Scotland on Sunday Travel, hotel review
Think of a Scottish road trip and the North Coast 500 will probably spring to mind. But with the Scottish Whisky Association reporting record growth in whisky tourism, it is no wonder that some prize the malt whisky trail as highly as the rugged 500-mile drive. And, if you’re a fan of all things Scotch and fancy a daunder around the Highlands, then a stay at the recently refurbished Station Hotel in Aberlour is a must.
Originally opened more than 100 years ago, the hotel was frequented by wealthy guests who visited to fish salmon on the Spey. After finding success in the 1950s and 1960s, it went into decline and closed in 2006. Ten years later, after refurbishment courtesy of local couple Richard and Heather Forsyth, the hotel reopened as the luxury digs it is now.
A study in contemporary décor, the Station Hotel offers guests a cosy place to spend a night or two. It has an understated colour scheme in navy, grey, green and maroon that’s reminiscent of the surrounding landscape, while there are also hints of copper, in a nod to the stills used in whisky production (one of which is in the hotel’s car park). The rooms follow this colour scheme with added pattern in the plaid throws and leather furniture. The five suites are named after nearby distilleries, including the chic Caperdonich Suite, a luxurious retreat with a mezzanine floor and freestanding bath. Our suite, which had a green, beige and brown colour palette, was the size of some flats and had a living room with leather sofa, desk area, kingsize bed and a striking green marble and white-tiled shower room.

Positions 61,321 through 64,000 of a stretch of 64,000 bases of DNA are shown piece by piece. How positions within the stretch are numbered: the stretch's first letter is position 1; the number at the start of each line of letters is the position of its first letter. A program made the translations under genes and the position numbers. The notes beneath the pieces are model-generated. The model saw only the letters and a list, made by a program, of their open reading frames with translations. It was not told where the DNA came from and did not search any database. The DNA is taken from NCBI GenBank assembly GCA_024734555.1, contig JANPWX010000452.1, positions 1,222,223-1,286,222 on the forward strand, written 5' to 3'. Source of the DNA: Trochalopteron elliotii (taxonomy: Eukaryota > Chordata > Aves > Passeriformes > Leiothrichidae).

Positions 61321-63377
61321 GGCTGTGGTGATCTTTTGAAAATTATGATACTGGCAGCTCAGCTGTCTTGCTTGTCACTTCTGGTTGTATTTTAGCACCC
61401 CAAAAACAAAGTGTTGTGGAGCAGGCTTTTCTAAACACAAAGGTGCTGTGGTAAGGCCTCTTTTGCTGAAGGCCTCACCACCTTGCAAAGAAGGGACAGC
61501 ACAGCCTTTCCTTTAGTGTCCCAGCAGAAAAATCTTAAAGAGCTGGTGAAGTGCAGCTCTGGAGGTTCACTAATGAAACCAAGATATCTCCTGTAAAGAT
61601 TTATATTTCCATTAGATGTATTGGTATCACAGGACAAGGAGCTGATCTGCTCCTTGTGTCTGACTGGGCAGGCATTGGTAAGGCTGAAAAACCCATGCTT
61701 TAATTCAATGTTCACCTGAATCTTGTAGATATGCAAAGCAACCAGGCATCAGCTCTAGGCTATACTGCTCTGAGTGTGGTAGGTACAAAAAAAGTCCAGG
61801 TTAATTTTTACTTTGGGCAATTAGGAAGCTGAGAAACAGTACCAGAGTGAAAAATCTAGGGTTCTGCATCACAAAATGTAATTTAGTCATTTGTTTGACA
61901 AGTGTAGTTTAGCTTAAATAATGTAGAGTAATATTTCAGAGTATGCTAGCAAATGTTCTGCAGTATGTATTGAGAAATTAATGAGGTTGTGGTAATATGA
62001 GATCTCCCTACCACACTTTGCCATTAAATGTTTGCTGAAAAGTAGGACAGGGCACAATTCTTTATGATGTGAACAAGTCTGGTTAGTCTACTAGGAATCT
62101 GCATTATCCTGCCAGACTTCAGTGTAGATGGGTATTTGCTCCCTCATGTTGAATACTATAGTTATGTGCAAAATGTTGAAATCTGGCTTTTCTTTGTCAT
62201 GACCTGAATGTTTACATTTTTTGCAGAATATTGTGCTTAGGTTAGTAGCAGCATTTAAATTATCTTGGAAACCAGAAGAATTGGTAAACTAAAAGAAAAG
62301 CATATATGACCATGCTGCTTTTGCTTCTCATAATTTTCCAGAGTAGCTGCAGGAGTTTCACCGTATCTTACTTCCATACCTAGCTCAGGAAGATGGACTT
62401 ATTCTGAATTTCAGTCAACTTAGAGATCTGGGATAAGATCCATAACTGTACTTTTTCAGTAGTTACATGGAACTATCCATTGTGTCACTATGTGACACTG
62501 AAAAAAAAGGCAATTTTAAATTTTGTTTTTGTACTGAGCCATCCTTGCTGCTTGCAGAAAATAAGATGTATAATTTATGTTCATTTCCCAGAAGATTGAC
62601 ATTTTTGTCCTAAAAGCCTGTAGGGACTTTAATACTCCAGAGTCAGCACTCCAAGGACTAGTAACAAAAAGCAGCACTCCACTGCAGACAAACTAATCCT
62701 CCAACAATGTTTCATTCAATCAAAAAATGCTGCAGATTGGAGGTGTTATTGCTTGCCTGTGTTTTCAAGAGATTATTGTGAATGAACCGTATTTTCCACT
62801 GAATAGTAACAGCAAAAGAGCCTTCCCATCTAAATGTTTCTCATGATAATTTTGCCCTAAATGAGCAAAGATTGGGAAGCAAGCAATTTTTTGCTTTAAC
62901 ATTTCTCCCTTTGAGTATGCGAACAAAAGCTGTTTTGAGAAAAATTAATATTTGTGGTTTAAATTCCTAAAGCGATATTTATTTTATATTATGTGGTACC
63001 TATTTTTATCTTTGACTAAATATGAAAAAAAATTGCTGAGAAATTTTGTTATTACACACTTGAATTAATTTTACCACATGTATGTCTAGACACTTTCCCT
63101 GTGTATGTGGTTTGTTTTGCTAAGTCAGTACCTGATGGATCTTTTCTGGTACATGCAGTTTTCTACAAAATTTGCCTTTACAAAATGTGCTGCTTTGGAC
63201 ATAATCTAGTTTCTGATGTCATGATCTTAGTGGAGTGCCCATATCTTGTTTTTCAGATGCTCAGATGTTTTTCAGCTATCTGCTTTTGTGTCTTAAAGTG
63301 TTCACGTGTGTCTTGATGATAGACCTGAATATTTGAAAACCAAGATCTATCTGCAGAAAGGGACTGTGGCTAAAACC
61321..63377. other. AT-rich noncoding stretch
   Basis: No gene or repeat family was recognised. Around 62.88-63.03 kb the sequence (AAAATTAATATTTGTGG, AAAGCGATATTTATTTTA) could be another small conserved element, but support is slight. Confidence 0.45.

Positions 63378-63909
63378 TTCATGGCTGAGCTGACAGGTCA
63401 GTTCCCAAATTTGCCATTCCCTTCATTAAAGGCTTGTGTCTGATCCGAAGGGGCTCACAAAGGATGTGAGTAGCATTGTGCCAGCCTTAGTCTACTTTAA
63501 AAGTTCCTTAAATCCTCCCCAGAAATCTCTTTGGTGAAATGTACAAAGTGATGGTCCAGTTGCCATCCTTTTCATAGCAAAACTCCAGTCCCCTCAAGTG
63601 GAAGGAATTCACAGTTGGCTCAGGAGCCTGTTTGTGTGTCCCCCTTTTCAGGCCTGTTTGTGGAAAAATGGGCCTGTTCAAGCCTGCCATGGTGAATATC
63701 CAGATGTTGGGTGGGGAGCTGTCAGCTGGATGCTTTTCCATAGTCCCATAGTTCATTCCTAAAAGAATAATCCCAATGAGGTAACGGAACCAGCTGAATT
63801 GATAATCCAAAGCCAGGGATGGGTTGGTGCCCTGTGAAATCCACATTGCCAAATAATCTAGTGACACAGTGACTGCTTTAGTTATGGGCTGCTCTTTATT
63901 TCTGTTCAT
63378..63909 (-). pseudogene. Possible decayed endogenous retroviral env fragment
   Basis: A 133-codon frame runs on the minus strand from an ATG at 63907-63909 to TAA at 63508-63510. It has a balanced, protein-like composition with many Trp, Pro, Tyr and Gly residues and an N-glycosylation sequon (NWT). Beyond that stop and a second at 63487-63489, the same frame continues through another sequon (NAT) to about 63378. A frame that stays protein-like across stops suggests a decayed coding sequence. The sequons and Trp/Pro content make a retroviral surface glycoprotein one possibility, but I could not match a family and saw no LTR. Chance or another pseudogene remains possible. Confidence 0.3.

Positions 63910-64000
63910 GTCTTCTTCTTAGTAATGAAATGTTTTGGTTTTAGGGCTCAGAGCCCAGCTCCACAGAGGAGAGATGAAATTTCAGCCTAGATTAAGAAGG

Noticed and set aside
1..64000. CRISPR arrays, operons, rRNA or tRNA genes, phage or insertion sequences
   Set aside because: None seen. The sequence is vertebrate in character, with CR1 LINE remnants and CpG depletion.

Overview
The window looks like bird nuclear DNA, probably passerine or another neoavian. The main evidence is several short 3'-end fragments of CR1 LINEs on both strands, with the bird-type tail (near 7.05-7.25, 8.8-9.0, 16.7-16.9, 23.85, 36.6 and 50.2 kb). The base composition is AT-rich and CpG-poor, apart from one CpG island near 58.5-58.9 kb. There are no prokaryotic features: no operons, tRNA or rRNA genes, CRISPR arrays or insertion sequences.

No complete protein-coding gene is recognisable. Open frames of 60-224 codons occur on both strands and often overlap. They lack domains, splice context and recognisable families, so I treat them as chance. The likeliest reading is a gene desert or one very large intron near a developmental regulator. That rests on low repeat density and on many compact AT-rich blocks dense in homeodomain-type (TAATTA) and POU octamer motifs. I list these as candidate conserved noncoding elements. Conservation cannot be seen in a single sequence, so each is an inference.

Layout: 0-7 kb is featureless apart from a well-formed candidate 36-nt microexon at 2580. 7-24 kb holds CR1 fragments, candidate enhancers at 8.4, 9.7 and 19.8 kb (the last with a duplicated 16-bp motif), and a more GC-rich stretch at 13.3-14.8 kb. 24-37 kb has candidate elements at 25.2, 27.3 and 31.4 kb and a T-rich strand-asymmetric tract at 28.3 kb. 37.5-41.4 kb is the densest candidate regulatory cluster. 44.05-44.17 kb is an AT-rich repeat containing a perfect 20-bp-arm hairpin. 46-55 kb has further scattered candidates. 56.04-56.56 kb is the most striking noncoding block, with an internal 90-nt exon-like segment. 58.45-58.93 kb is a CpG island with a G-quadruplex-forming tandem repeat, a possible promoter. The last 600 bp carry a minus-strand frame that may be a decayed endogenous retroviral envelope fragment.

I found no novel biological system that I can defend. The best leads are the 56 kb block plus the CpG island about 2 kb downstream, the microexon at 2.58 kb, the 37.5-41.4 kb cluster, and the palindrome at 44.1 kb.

Budget or boutique?
On the boutique side but it won’t break the bank, making it ideal for a weekend away. If you want to push the boat out, an executive suite costs about £265 per night including breakfast.
Wining and dining
Guests can enjoy seasonal Scottish fare in the hotel’s three eateries – Toots Cafe Bar and Bistro, Pagodas and The Spirit Safe Bar. Pagodas, named for the distinctive distillery roofs that can be seen dotted around the whisky trail, is now a stripped-back, casual restaurant that serves a range of Scottish produce in an intimate setting. Toots is named after Ernest “Toot” Forsyth, an ancestor of the hotel’s owners and prominent figure in the whisky world. Toots serves breakfast favourites such as porridge, kippers or a full cooked affair, alongside a cold buffet. Local produce, such as jams and the malt whisky marmalade by Carol’s Been Cooking, are lovely additions to the table. The Spirit Safe Bar is the place to enjoy a dram or two with appetisers thanks to its wall of whisky. If you’re not so sure about which dram to try, staff are on hand to advise.
Worth getting out of bed for
The hotel is within a 60-mile radius of 60 distilleries, so if a dram tour is your thing, you’re in the right place. The nearest are Glenrothes and Glen Grant (about a 15-minute walk away), while the fascinating Speyside Cooperage is five miles away.
For those not keen on whisky, or looking for a break from the tastings, Knockando Wool Mill is ten miles away, or you could head into Elgin to visit the cathedral before picking up luxurious goodies at Johnstons of Elgin. Local fare can be enjoyed at Baxters of Fochabers, the old grocer’s shop opened by George Baxter in 1868.
The small carafe of Glen Grant whisky, fully stocked tea and (Tassimo) coffee station with Borders biscuits and excellent bathroom amenities, including robes and slippers, were welcome additions to the room.
The stylish hotel has been given a new lease of life. The traditional sandstone building belies the chic interior, and The Spirit Safe Bar is a must for whisky fans.
Double rooms start at £99 per night for bed and breakfast. The Station Hotel, 51 New Street, Rothes, Aberlour AB38 7BJ (01340 832200, www.stationhotelspeyside.com)2